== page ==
Checklist Item #2: Check Electrical Circuits for Central Air to Make Sure They’re on
Believe it or not, I’ve received a lot of calls from homeowners who can’t get their central air started in the spring only to discover that it’s because they haven’t turned the circuit breakers on. Keep in mind that your indoor and outdoor units have different breakers, so you’re going to want to make sure both are turned on. Typically, the outdoor unit will be labeled “air conditioner” on your electrical panel, while the indoor unit will be labeled as “air handle” or “FAU,” which stands for “forced air unit.”
Checklist Item #3: Inspect Outdoor AC Condenser Unit for Damage Each Spring
Dirt, sticks, leaves, and other debris all have a tendency of collecting in and around outdoor AC condensers, so make sure you give your unit a little TLC to avoid any clogs or obstructions to airflow. I like to give it a gentle spray with a hose to remove debris on the coils and clean up the area around the condenser by trimming any weeds or clearing away leaves. I don’t recommend covering your air conditioner during winter, but if you do, be sure to check for signs of mold as moisture tends to accumulate on the condenser when covered.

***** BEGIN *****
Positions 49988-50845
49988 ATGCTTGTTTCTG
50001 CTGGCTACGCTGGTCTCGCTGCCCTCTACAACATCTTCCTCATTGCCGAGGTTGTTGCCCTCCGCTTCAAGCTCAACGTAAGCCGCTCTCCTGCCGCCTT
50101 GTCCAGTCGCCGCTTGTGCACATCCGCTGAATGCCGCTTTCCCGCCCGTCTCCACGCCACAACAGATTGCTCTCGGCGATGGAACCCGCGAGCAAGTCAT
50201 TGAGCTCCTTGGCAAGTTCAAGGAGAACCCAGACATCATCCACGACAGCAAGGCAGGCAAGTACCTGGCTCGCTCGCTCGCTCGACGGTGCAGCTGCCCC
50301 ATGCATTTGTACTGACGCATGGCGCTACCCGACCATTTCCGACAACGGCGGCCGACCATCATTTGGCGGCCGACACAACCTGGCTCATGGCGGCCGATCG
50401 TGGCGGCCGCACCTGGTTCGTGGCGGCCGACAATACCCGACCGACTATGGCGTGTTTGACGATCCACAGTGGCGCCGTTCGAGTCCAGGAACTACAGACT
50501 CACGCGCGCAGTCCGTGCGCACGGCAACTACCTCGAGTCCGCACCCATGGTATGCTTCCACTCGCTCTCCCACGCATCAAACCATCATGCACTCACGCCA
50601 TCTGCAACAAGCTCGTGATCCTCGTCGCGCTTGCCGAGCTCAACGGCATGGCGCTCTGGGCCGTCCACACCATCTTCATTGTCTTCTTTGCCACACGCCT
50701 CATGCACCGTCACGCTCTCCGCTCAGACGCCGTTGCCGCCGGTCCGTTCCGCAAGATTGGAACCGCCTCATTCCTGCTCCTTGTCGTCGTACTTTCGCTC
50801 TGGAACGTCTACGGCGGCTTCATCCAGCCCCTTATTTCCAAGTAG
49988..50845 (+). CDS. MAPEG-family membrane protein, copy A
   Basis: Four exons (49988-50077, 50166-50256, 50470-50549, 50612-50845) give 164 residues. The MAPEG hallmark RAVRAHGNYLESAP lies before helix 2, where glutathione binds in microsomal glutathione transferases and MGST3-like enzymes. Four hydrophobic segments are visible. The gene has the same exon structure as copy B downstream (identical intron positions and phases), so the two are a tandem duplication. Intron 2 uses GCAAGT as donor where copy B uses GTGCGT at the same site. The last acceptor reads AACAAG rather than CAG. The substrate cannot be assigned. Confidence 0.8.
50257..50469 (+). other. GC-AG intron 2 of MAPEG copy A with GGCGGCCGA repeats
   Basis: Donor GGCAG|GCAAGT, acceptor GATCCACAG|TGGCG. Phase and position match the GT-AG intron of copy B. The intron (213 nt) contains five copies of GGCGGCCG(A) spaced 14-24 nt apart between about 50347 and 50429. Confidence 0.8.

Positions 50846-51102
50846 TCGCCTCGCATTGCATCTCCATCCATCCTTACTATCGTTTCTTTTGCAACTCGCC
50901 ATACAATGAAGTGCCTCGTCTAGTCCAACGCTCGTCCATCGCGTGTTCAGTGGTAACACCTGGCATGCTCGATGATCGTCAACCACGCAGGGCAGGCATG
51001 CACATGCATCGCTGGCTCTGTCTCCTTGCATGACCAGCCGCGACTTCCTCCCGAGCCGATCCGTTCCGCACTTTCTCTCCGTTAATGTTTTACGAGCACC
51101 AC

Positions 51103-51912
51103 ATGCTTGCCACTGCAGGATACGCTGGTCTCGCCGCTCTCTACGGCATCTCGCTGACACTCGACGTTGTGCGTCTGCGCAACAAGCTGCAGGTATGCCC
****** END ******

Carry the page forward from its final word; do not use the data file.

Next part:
Checklist Item #4: Check the Central Air Refrigerant Lines
While you’re outside cleaning your outdoor unit, take a moment to look at the refrigerant line that runs from inside the house to your condenser. Make sure that the insulation is intact. If it isn’t, there could be condensation or ice on the copper pipe which can lead to damage and mold growth. It’s also a good idea to make sure that your refrigerant levels are okay, but doing that yourself is potentially dangerous business so you’re definitely going to want to give an experienced HVAC pro a call to do it for you. They’ll also be able to safely top up refrigerant levels if your system is low.
Why You Should Call a Pro to Perform Your Central Air Spring Startup